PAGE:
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Is Anisakis simplex Responsible for Chronic Urticaria?

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The association of chronic urticaria (CU) to parasitic infestations has been poorly studied. Recently, sensitization to the parasite larva Anisakis simplex has been described as the cause of acute urticaria and anaphylaxis. The aim of this work was to study the relationship between sensitization to A. simplex and CU. One hundred one patients with CU were studied. Data of possible contacts with A. simplex were collected and the usual CU study was performed. Furthermore, total and specific immunoglobulin E (IgE; Pharmacia CAP system IGE fluorescence enzyme immunoassay: CAP) to A. simplex, Ascaris lumbricoides, Echinococcus granulosus, and Toxocara canis were determined as well as skinprick test with A. simplex and serology to E. granulosus. In accordance with the results of the CAP to A. simplex, the patients were divided into two groups, positive and negative, and, subsequently, subdivided into two other subgroups that were alternatively told to stop eating fish or seafood in their diet or to continue with their normal diet. Checkups were performed at 6, 12, and 18 months. Thirty-five percent of the patients had positive skin tests to A. simplex, and CAP to A. simplex was positive in 55%. The fish-eating habits, acute or chronic gastrointestinal disease, and the background of abdominal surgery were not related to the results of the CAP and/or skin test to A. simplex. A total of 21.8% of all the patients had detectable CAP to A. lumbricoides, 91% of whom had positive CAP to A. simplex. Three patients had specific IgE to T. canis and five patients had specific IgE to E. granulosus, in the absence of positive serology. All had specific IgE to A. simplex . Present infestation could not be proved in any of them. The clinical evolution and variations of CAP to A. simplex and of total IgE were not statistically different among the groups during the 6, 12, and 18 months of the study. The percentage of sensitization to A. simplex in patients with CU is elevated and determines the sensitization to other parasites because of cross-reactivity. We have not found any causal relationship between the presence of specific IgE to A. simplex and CU. The clinical importance of this finding in this disease is still undetermined.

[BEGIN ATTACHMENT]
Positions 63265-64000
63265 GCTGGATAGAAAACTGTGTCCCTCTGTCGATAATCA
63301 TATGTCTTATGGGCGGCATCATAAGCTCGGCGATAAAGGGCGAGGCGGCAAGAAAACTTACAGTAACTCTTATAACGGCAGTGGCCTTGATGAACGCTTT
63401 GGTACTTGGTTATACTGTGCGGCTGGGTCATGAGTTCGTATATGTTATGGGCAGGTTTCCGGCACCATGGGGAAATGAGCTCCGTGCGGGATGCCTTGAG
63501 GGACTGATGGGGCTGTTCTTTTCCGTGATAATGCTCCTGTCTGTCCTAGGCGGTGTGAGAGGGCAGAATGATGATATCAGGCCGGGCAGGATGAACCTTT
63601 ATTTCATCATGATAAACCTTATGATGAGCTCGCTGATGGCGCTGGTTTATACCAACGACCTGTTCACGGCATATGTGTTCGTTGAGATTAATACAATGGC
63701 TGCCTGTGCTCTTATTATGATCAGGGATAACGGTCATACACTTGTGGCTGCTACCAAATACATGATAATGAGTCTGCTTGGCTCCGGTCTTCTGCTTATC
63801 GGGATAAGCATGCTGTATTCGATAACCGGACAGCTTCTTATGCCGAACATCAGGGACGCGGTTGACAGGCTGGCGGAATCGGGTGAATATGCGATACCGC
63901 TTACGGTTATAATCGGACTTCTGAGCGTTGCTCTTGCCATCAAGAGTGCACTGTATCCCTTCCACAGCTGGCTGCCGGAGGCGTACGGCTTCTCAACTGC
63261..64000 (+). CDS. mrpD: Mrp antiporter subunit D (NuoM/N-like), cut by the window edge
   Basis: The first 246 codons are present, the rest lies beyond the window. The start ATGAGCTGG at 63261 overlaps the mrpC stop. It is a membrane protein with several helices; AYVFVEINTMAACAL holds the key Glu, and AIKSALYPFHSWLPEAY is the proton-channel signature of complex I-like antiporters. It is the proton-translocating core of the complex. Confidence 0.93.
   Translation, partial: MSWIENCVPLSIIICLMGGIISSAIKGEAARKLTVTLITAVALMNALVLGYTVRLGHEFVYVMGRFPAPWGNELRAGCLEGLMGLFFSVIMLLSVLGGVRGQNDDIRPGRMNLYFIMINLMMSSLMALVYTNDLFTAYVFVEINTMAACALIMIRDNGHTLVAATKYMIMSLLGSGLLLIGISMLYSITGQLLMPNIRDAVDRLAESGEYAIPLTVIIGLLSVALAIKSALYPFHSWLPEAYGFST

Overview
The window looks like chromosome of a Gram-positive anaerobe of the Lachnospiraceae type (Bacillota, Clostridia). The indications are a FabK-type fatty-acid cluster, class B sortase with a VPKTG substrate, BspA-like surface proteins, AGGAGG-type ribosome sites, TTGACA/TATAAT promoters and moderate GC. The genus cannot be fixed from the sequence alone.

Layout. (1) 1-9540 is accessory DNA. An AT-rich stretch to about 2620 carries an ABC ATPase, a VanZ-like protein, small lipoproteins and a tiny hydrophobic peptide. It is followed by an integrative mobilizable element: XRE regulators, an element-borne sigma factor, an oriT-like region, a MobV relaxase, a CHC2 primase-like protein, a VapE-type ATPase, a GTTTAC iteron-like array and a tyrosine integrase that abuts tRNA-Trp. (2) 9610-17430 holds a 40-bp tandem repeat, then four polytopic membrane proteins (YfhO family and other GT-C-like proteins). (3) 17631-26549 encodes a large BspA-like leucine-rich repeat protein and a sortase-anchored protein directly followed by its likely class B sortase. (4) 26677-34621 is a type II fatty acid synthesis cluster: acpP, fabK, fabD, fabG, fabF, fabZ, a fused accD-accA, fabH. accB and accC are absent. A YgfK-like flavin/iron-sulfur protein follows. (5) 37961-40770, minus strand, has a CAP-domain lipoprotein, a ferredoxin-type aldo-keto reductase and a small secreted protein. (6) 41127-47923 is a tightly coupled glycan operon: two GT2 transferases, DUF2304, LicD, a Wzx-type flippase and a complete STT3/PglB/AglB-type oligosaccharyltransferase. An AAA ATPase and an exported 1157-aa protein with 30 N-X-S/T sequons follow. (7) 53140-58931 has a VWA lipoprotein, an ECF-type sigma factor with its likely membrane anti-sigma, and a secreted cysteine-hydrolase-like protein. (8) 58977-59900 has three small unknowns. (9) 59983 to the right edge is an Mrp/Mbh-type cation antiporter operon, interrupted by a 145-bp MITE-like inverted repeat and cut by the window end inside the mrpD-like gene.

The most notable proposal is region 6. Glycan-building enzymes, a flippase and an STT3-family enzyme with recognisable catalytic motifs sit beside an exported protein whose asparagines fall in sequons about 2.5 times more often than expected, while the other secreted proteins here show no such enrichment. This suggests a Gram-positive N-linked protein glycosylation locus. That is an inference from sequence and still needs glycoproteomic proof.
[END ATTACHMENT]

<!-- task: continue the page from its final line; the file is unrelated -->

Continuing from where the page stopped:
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Document Type: Original Article

Publication date: September 1, 2003

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  • Allergy and Asthma Proceedings is a peer reviewed publication dedicated to distributing timely scientific research regarding advancements in the knowledge and practice of allergy, asthma and immunology. Its primary readership consists of allergists and pulmonologists.

    The goal of the Proceedings is to publish articles with a predominantly clinical focus which directly impact quality of care for patients with allergic disease and asthma and by having the potential to directly impact the quality of patient care. AAP welcomes the submission of original works including peer-reviewed original research and clinical trial results. Additionally, as the official journal of the Eastern Allergy Conference (EAC), AAP will publish content from EAC poster sessions as well as review articles derived from EAC lectures.

    Featured topics include asthma, rhinitis, sinusitis, food allergies, allergic skin diseases, diagnostic techniques, allergens, and treatment modalities. Published material includes peer-reviewed original research, clinical trials and review articles.

    Articles marked "F" offer free full text for personal noncommercial use only.

    The journal is indexed in Thomson Reuters Web of Science and Science Citation Index Expanded, plus the National Library of Medicine's PubMed service.
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